Real estate investing is a lot more hands-on than buying stocks, commodities, or other investments. Specifically, single-family rental investments are an excellent way for new real estate investors to break into the market and make consistent profits.
If you want high returns from real estate investments, however, you need a high-level of market knowledge and decision-making prowess. The hands-on aspect of real estate investing creates a higher potential for profit but also leaves more room for error.
Start the investment process by researching your local market, evaluating any purchase options, and select a property based on criteria that are proven to increase your odds of success.
- Make decisions based on logic and information, not emotions
- The best deals make money from day one; long-term appreciation should be a bonus
- Create a thorough budget and research every possible expense (i.e., vacancy expense)
- Research your local sub-markets and neighborhoods, instead of relying on broad market information to make decisions
When considering your first (or next) single-family real estate investment, keep these five pointers in mind:
1. Don’t let emotion cloud your decision making.
If most or all of your real estate experience to date has been buying and selling your personal residences, keep in mind that you were purchasing for a different purpose with a different set of criteria in those instances. Buying a home for yourself and your family is an inherently emotional endeavor. You “love” the large kitchen, your spouse is “wild about” the main floor master bedroom, the kids are “so excited” about the pool.
With investment real estate, it’s all about the numbers. If the combination of the purchase price, estimated renovation costs, expected rental income and market conditions support a purchase decision, you can feel comfortable moving forward.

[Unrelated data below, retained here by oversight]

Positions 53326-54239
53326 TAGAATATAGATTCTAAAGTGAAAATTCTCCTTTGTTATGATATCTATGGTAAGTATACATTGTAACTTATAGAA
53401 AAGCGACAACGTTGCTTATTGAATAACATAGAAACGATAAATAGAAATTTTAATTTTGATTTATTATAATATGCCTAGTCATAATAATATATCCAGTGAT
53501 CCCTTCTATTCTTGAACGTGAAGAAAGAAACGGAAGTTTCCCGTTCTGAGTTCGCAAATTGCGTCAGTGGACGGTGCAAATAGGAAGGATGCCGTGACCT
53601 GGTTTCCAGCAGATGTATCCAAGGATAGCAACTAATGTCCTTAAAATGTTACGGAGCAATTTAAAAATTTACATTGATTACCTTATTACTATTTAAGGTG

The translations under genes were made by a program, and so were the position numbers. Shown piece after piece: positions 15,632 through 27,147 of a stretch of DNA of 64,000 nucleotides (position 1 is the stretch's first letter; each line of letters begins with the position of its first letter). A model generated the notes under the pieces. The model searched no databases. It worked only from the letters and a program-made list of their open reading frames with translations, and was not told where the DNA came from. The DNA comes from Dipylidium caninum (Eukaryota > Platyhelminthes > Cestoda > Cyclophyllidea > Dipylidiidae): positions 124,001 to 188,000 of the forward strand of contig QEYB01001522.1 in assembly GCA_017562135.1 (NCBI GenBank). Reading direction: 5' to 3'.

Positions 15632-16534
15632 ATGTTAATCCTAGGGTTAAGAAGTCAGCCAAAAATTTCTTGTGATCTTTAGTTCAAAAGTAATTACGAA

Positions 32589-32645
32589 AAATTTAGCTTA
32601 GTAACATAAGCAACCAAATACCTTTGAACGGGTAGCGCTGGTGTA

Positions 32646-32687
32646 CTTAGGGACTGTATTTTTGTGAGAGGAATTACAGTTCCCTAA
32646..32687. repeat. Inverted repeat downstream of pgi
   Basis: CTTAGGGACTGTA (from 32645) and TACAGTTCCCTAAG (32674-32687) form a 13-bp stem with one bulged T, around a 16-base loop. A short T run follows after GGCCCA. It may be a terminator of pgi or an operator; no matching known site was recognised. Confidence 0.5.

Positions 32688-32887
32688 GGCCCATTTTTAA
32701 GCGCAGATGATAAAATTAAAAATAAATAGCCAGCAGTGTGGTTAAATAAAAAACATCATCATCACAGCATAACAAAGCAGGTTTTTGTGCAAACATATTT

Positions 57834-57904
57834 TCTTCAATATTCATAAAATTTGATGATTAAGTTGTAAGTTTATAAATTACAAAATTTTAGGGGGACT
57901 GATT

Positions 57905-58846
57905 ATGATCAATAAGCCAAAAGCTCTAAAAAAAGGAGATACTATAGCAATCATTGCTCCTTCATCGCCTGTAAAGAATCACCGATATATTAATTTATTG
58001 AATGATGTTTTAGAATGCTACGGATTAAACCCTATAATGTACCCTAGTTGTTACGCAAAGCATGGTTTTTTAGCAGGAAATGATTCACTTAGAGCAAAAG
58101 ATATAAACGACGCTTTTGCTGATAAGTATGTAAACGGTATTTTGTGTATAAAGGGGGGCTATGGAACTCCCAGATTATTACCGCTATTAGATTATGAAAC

2. Buy based on current returns, not future appreciation.
Will the property have a positive cash flow the day the renters move in? That’s the evaluation criteria you must use. Trusting that area rents and home values will increase over time and that that is where you’ll get your return is a recipe for disappointment, if not disaster.
3. Budget realistically.
As a property owner and landlord, there are expenses you will incur in order to maintain the value of your asset, so you must plan accordingly. The most obvious of these expenses is the upkeep on the property. However, there are other costs you should budget for. One that is often overlooked is vacancy expense.
4. Know your sub-markets/neighborhoods.
Choosing to make a single-family rental investment in a particular metropolitan area simply because a national article states the market, in general, is positive can backfire if you don’t get the details on the specific sub-market or neighborhood where you intend to buy. While the key financial indicators for a city such as job growth, population growth and others may be on the rise overall, that doesn’t guarantee that the specific community you are interested in is enjoying the same kind of upswing. In fact, one sub-market may be growing because businesses are moving there from the area you have in mind.
5. Learn about local regulations and federal laws.
All forms of investing are governed by regulations. However, with stocks and commodities, understanding those regulations is your broker’s job. In real estate investing, the responsibility for understanding everything from local annual registration and inspection requirements to federal fair housing laws falls to you. The time to learn about these legal issues is before you make your purchase. Failing to understand your obligations until after you’ve missed a deadline or violated an ordinance can be very costly.
View the original article at Forbes